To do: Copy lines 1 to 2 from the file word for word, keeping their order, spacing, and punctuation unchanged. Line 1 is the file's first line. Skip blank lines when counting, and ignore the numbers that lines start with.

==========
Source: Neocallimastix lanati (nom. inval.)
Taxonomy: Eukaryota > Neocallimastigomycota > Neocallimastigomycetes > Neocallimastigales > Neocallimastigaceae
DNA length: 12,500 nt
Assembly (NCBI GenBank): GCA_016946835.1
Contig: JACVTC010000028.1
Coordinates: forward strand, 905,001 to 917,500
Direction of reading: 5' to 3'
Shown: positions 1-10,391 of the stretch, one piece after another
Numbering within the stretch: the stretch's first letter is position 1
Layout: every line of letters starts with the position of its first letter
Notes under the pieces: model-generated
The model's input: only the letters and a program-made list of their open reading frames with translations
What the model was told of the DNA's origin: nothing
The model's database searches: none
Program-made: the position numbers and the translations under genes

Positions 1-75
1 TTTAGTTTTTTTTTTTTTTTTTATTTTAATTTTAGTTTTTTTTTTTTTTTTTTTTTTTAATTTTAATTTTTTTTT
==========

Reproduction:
Source: Neocallimastix lanati (nom. inval.)
Taxonomy: Eukaryota > Neocallimastigomycota > Neocallimastigomycetes > Neocallimastigales > Neocallimastigaceae